When 75-year-old Bobby Baker went missing in Lancaster County earlier this month, state and local authorities activated a statewide notification, sending an email blast to dozens of media outlets with descriptions and pictures of Baker and his red truck. Within 24 hours, Baker was found – safe – and was on his way home with family.
The advisory sent out by the State Law Enforcement Division was one of four that SLED has pushed out this year for missing people who are elderly or are believed to be suffering from dementia or some other cognitive impairment. Such notices, typically referred to in other states as Silver Alerts, are known in South Carolina as “missing endangered person advisories.”
“It’s essentially the same system other states have, it just goes by Endangered Person Notification System,” said Thom Berry, a spokesman for SLED, which oversees the Missing Persons Information Center and the issuance of alerts.
So why don’t we call the alerts Silver Alerts here in South Carolina?
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“We go by what the Legislature approved,” Berry said. “That’s why we call it what we do.”
The General Assembly enacted the system with a 2010 law to quickly disseminate information about lost or missing people who are believed to be suffering from dementia or other cognitive impairments. Between 2014 and 2016, SLED issued seven such alerts, Berry said.
State Rep. Chandra Dillard, D-Greenville, was a sponsor on the bill signed into law in 2010 but had earlier introduced a similar bill to create a “Silver Alert System.”
“One of my constituents had Alzheimer’s or dementia, and he actually left on his own, got in his car and drove into Georgia,” Dillard said. “They were able to track him down and bring him back, and he was not harmed. As a freshman legislator not knowing a lot about the process, the bill was very personal to me.”
Dillard was unsure why the state adopted the language it did but said having similar language to other states would be helpful when someone crosses state lines, as her constituent did.
“When you have an emergency situation, it’s important to have compatibility,” she said. “If there’s a Silver Alert in Georgia, I thought there should be a Silver Alert in South Carolina.
“When you say ‘AMBER Alert,’ people know we’re talking about a child of a certain age. When you say ‘Silver Alert,’ you’re talking about a senior citizen.”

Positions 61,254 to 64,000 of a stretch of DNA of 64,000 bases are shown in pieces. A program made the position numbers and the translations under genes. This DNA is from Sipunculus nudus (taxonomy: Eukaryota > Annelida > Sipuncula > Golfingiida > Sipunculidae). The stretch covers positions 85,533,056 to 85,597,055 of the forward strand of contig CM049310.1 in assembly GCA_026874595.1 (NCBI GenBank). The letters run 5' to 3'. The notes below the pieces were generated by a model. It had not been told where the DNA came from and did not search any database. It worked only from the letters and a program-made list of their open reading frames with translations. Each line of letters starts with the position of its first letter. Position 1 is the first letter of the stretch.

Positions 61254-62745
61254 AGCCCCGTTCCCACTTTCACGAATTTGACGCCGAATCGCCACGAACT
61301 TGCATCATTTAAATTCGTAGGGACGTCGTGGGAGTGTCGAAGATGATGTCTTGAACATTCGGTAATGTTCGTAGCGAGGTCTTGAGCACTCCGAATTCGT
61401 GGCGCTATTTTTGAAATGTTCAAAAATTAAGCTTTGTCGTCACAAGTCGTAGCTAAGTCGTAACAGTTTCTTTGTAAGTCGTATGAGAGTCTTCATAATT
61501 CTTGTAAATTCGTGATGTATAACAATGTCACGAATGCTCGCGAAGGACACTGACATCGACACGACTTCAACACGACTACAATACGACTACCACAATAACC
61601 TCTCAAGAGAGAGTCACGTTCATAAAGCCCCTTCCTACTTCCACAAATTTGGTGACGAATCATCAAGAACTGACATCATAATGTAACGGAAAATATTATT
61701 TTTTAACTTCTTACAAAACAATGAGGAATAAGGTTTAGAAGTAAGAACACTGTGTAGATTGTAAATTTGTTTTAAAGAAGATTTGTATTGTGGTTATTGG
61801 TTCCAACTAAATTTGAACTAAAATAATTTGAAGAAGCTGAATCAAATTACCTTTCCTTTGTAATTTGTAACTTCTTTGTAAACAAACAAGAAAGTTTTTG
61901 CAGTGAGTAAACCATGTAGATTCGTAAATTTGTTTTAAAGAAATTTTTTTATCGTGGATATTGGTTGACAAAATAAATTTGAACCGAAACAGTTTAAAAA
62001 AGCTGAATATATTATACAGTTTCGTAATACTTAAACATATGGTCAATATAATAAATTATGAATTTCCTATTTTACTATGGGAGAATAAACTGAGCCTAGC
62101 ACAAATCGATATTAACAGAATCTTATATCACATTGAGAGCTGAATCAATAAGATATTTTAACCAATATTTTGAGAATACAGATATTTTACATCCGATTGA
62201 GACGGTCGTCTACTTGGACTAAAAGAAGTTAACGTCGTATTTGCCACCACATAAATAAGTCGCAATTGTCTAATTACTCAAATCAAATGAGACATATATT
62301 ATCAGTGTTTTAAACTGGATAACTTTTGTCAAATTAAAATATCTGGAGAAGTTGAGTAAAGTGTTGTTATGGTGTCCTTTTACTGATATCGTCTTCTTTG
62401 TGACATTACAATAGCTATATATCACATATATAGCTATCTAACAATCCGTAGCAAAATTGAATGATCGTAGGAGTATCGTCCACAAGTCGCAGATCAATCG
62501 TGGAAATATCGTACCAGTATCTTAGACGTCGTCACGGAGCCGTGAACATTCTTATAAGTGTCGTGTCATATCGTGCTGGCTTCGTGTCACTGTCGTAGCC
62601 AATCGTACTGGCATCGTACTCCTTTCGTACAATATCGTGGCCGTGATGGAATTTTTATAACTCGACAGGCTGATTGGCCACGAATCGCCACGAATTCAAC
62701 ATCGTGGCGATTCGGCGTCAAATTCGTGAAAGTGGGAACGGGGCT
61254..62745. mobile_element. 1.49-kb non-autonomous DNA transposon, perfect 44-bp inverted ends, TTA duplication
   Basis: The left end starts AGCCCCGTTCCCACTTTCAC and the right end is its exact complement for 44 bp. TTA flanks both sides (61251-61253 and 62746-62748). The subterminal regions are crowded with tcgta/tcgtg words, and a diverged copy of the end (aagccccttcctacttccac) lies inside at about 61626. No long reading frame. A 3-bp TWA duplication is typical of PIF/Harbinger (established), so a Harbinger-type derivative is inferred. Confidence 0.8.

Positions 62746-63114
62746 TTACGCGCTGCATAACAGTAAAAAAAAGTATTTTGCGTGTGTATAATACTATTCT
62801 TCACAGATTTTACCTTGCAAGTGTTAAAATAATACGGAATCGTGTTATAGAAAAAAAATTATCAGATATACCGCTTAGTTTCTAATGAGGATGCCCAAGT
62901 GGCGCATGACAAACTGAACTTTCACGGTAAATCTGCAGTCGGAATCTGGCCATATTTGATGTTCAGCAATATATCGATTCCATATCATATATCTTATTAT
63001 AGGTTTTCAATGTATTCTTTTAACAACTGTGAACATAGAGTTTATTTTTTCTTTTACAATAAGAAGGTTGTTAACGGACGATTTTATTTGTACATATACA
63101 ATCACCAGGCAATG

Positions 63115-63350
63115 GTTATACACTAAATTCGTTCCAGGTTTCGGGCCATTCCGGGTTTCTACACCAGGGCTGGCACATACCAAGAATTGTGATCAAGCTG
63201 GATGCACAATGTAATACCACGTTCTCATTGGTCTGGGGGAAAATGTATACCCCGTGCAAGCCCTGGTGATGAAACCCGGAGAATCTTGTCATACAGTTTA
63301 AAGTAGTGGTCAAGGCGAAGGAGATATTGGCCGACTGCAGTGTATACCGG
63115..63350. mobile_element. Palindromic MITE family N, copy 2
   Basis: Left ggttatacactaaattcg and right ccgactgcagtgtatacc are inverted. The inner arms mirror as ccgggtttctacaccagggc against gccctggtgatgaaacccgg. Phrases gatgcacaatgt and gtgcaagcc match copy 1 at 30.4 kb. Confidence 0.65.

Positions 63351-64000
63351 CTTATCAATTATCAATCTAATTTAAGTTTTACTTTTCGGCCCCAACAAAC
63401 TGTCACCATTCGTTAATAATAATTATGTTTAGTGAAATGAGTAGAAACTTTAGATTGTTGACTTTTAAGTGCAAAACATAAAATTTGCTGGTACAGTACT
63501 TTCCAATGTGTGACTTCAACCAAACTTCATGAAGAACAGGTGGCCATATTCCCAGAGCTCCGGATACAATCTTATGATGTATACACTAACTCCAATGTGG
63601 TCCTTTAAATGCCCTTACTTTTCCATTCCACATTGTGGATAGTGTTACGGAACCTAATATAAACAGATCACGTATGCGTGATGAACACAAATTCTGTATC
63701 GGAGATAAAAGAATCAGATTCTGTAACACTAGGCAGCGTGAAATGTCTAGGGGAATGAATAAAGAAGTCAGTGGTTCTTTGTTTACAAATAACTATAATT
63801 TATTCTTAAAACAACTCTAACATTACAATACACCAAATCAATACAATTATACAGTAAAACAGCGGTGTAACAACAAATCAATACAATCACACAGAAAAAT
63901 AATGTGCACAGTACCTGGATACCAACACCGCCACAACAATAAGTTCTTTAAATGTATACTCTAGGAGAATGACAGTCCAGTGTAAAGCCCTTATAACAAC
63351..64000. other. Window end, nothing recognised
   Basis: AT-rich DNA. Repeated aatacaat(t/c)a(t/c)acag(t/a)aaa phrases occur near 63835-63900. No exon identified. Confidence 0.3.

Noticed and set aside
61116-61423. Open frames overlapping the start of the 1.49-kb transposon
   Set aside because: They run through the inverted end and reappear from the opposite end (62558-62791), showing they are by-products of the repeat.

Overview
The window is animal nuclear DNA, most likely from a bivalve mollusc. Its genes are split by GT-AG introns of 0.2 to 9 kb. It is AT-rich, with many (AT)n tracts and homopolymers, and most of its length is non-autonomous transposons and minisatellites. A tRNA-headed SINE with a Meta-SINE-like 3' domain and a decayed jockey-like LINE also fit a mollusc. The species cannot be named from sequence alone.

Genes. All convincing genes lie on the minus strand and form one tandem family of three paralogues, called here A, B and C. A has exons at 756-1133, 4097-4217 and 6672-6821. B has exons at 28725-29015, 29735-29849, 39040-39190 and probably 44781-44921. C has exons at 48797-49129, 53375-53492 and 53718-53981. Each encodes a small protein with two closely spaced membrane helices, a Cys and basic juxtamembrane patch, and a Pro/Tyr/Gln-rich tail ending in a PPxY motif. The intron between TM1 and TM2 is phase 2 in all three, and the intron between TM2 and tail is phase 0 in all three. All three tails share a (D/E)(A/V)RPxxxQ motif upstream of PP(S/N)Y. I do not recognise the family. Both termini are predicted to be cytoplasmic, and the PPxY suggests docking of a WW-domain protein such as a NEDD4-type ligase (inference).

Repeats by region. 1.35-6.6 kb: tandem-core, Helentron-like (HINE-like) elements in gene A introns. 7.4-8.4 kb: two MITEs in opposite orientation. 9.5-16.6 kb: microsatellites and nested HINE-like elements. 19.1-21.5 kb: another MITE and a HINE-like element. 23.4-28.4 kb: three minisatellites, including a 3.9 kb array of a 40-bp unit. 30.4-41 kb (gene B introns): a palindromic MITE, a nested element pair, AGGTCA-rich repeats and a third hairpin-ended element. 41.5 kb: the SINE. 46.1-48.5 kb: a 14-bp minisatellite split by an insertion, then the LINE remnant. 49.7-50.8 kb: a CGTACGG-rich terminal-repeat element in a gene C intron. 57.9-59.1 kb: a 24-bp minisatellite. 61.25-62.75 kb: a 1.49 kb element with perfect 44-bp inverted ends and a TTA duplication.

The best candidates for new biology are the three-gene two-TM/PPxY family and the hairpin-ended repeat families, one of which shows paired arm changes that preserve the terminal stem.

An estimated 86,000 people in South Carolina have Alzheimer’s, according to Beth Sulkowski, vice president of communications and advocacy for the South Carolina chapter of the Alzheimer’s Association, which supported the creation of the notification system. That number is expected to reach 120,000 by 2025, she said.
Wandering is common among people with Alzheimer’s disease or other forms of dementia, according Sulkowski. Six out of 10 people with dementia will wander, even with the most diligent caregiver, she said.
“I think when the bill was passed, there was some concern it would dilute the effectiveness of the public’s response to the alerts,” she said. “It may be a good time to evaluate whether this would be a good opportunity to identify this alert system in a similar way so the public would have a greater understanding of the system and how to respond to it.”
South Carolina already issues AMBER Alerts to relay critical information about an abducted child, and Blue Alerts for someone suspected of killing, injuring or abducting a law enforcement officer. The S.C. Broadcasters Association was one of several agencies, including police agencies and the Department of Transportation, to craft the procedures for disseminating information when those alerts are issued. If needed, the state also can broadcast the person’s information on digital marquees along the interstates, though Sulkowski said the need seldom arises.
“The idea was, anytime an AMBER Alert is issued, it was a big deal,” said Rich O’Dell, president and general manager of WLTX News 19 in Columbia and chairman of the association’s AMBER Alert committee.
The main difference between AMBER Alerts and endangered person notifications, O’Dell said, is that networks do not push the information for three hours for endangered person notifications as with AMBER Alerts. But as technology advances, media outlets have more ways to put out information about a missing person in the critical hours after they go missing, he said, including social media, text and email alerts and push notifications.
“I don’t know if there would be any difference at all,” he said of changing the phrasing of South Carolina’s notifications. “I don’t want to dilute the importance of AMBER.”
Krystal Toney’s mother, 65-year-old Carole Savage, had recently been diagnosed with Alzheimer’s when she wandered away before a day trip to the Spartanburg County fair with her senior care center last October.
“My initial thought was panic,” said Toney, 41, who works in senior care and is familiar with the behaviors of people with dementia. “I knew her walking skills were spot on.”
Toney found her mother hours later, on the front porch of the home where she had lived as a teenager, several miles from her senior care center. The Endangered Person Notification System was not activated, but Spartanburg police officers and county deputies helped in the search, Toney said. A TV reporter in Spartanburg also shared Savage’s information and picture on her Facebook page.
“I do think calling it a Silver Alert is going to be a different mindset,” Toney said of the notification system. “Some would argue you expect them to try harder and be faster. I think it’s going to open up the minds of someone of what you’re looking for.”